So. Today we’re veering way off course.
The hubs and I were talking this morning about this year’s office Christmas party, which will not be at the hotel where it’s been for the last few years, but at a different one near Bath. It’s a beautiful old building, but we discovered something interesting about it.
On its website, when you click on “Rooms & rates”, it brings up a picture of a gorgeous room, with a four-poster bed and a couch and a high vaulted ceiling. And the description says something about the variety of available rooms, from four-poster to suites to doubles to singles.” Or whatever the exact wording is.
But guess what? That beautiful room in the picture? It’s the only one. There is only ONE four-poster bed in the entire hotel.
Our feeling was that this is a bit of a bait-and-switch. Were there more pictures of all the rooms, it wouldn’t be, but this is akin to a hotel offering a picture of its oenthouse suite and implying all the rooms look like this (trust me, it may not sound like a b-and-s as I’ve described it, but it really does seem so on the site.)
It reminded us of a “romantic” weekend we had once, in Key West.
We decided to stay at a hotel two block off Duvall Street, called the Chelsea House. (I should point out, in the interests of fairness, that the place seems to have changed ownership and management since our disastrous visit.) The website we saw made it sound like a dream; four-poster bed, en-suite bath with tub, balcony, loft with two additional beds, full concierge service. Since what we really wanted was what most couple who haven’t been together for all that long wanted (which would be a luxurious bed we could spend a lot of time in; what, we’re all adults here) this place seemed ideal. We pictured trying out all those beds; we pictured ourselves taking full advantage of that concierge service to order food in; we pictured cocktails on the balcony while wearing bathrobes. You know, that sort of thing.
So we booked it. And paid, if memory serves, something like $200 per night. Which was worth it to us; we both worked, we had no kids, we lived fairly frugally, so why not splurge?
Our room was the size of a postage stamp. Yes, we had a queen-sized bed, and yes there were posters. No bathtub, though; instead we had a shower with black mold between the tiles, that was barely big enough for me to move around in, much less the 6’2 hubs.
We couldn’t find the loft, either, until we looked straight up and noticed a hole in the ceiling. The “loft” wasn’t a loft; it was an attic. An un-air-conditioned attic.
With two unmade beds in it.
By “unmade” I don’t mean they were stripped bare; I mean the pillows were dented, the sheets pushed back, as if people had just rolled out of them and left. So we called the desk to report our beds hadn’t been made. The manager–I think–did come up, and he did bring us a bottle of champagne. But his face fell in disgust when he realized what beds we were talking about. Turned out that, according to him, they don’t make those beds unless someone specifically requests that they do. Since we were just two people, he assumed we wouldn’t be using them.
Apparently it was silly of us to expect that ALL the beds in our room be made, or to expect that paying for a loft with two additional beds meant we were in fact entitled to sleep in that loft with its two extra beds.
We sighed, but since it was late and we were hungry and not inclined to make fusses, we simply asked him to close the trapdoor then, so at least we wouldn’t have to stare at the gaping hole in the ceiling. This he said he would do, and left.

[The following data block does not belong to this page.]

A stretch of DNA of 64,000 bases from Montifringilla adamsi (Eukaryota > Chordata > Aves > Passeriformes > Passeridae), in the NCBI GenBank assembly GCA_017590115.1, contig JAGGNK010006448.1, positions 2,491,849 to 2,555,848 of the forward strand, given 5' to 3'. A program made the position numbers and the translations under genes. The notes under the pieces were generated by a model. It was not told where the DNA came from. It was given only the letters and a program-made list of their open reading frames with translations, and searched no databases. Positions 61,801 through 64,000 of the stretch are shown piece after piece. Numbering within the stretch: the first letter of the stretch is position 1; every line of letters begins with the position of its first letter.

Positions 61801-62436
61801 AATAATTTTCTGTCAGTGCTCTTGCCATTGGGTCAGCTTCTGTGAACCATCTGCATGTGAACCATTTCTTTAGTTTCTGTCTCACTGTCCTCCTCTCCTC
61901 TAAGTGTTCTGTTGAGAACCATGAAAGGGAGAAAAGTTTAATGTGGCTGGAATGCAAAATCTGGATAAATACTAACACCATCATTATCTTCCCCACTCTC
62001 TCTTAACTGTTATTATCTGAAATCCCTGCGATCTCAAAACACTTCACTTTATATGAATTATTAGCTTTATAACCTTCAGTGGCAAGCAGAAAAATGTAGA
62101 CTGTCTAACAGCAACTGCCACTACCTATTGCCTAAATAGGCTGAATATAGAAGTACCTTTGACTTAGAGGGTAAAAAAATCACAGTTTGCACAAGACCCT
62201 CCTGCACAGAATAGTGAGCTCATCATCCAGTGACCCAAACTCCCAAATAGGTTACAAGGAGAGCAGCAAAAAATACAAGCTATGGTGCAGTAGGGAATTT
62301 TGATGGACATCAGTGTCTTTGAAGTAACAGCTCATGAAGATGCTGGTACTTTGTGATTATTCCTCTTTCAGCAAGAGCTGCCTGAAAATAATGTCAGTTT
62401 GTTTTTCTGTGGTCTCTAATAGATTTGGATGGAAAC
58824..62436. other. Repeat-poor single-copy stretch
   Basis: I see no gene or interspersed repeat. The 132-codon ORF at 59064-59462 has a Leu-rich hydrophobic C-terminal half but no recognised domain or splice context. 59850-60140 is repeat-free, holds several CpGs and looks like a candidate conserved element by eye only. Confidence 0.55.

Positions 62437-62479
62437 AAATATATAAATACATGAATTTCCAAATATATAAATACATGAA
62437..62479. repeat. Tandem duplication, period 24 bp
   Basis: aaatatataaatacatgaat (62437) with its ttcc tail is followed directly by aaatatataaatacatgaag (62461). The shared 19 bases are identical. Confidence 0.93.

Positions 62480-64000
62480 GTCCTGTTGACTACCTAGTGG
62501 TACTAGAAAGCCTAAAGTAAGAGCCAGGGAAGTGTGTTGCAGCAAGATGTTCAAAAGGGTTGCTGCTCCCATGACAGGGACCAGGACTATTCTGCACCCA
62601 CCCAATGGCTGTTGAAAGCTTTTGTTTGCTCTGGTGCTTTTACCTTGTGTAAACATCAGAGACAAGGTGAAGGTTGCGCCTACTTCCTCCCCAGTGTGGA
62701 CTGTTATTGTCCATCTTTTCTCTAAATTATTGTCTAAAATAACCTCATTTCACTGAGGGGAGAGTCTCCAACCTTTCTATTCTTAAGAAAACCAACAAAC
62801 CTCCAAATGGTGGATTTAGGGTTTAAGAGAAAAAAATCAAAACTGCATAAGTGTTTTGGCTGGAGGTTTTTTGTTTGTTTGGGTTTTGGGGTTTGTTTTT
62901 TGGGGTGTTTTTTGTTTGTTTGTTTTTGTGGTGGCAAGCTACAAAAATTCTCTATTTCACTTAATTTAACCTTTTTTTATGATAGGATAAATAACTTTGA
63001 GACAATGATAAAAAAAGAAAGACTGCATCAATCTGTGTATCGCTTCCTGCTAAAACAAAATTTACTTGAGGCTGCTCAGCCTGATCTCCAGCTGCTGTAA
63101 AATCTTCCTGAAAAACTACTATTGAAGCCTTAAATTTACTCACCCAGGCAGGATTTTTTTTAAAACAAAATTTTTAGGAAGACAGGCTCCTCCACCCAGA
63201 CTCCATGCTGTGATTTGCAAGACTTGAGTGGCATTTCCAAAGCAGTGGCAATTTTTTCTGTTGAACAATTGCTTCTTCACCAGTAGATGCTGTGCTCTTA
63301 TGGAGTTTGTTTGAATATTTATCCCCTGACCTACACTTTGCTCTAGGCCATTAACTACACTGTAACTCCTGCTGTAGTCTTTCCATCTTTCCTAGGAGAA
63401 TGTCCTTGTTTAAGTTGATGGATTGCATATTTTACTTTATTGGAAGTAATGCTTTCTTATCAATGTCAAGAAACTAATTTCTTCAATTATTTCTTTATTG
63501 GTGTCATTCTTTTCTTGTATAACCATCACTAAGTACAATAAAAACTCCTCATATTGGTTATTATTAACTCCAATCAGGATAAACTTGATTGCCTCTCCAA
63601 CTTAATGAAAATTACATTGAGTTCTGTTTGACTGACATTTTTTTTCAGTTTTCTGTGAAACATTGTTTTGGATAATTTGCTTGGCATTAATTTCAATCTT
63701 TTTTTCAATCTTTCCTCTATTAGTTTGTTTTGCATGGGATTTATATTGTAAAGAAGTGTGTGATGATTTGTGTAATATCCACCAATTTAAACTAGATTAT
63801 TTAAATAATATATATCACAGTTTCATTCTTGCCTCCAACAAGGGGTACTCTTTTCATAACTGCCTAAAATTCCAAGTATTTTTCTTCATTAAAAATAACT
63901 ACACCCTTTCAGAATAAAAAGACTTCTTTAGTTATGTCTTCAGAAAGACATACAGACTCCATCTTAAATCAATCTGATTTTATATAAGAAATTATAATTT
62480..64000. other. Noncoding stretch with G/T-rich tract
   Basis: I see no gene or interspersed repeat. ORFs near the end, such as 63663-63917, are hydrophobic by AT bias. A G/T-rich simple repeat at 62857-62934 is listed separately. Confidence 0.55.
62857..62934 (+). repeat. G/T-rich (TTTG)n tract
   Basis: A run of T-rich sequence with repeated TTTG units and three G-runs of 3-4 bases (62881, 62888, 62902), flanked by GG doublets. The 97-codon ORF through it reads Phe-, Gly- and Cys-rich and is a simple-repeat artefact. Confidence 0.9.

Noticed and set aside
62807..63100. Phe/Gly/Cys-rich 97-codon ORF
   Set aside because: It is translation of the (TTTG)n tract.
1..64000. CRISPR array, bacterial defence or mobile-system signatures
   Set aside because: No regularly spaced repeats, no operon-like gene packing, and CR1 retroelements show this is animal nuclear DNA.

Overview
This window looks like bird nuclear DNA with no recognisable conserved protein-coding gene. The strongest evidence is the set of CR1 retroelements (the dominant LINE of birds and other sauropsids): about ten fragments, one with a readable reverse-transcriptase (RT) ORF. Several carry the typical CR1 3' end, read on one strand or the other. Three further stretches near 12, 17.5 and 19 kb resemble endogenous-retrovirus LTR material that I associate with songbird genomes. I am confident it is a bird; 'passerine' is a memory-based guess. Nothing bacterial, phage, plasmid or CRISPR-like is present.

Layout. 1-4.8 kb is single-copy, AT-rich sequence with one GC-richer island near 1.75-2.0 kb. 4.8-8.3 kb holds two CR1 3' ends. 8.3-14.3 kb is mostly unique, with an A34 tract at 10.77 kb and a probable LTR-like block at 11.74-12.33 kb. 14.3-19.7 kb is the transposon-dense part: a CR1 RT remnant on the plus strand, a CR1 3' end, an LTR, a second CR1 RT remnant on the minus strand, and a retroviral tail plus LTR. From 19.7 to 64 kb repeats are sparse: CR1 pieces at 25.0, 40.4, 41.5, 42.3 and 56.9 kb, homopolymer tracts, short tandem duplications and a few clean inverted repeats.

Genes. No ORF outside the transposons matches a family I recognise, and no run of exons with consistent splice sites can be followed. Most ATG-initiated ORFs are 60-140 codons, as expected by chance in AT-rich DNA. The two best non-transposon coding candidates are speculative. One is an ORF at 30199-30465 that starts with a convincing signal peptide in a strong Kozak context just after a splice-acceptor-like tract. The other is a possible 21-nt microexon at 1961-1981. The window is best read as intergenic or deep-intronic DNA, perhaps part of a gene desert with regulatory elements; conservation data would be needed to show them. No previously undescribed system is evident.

We decided to check out our balcony. Here again we were thwarted. It was a balcony only in the very strictest sense; it was about a foot and a half wide, and somehow they’d managed to stuff a broken mini-fridge and two plastic lawnchairs onto it.
But, the bed was comfy, and as I said, we weren’t inclined to make much of a fuss. We wanted to hang out together; we wanted to sleep late and snuggle. So the balcony wasn’t great, so what? Ugh. I look back and want to strangle us.
I was not fond of Key West. Neither of us were. But we did take pictures by the sign pointing to Cuba (90 miles away!) We walked on the beach. We saw Hemingway’s house but didn’t go in, can’t recall why. We had breakfast at an absolutely charming French cafe.
So the second night we decided to stay in. We’d been walking all day. My feet hurt (I had a pair of new sandles, adorable, but sadly gave me blisters) and we were feeling lazy.
So we called the desk to ask about the concierge service. You’d think we were asking to bring a pig into our room. There was no concierge service; there was no room service. They did have a booklet of menus for local area restaurants, most of whom delivered. We could come down to the lobby and get it if we wanted.
So we did. And called the restaurants, one by one, only to discover none of them delivered.
We ended up heading to the steakhouse across the street. The food was okay; we tried deep-fried alligator and found it tasty (if a bit fatty.) The best part was the waitress; she actually listened sympathetically to our tale of hotel woe, and in exchange we left her, if memory serves, a $45 tip on a $55 dollar check. She was the only person in Key West who actually was nice to us and seemed to care that we’d wasted a lot of money on a crap room in a crap hotel run by one of the Aryan Youth.
The best part of all was, when we started to complain to the mgr on check-out, he interrupted us and snapped “How about I just give you your money back.”
And then charged my credit card as normal.
So not only did we pay an outrageous amount of money for a crap room, and not only were we not even allowed to voice our complaints, we paid for it (thanks to some stupid policy on the part of my credit card bank at the time, by the time we got the bill it was too late to dispute the charge.)
And that is my tale of holiday woe.
Tell me yours!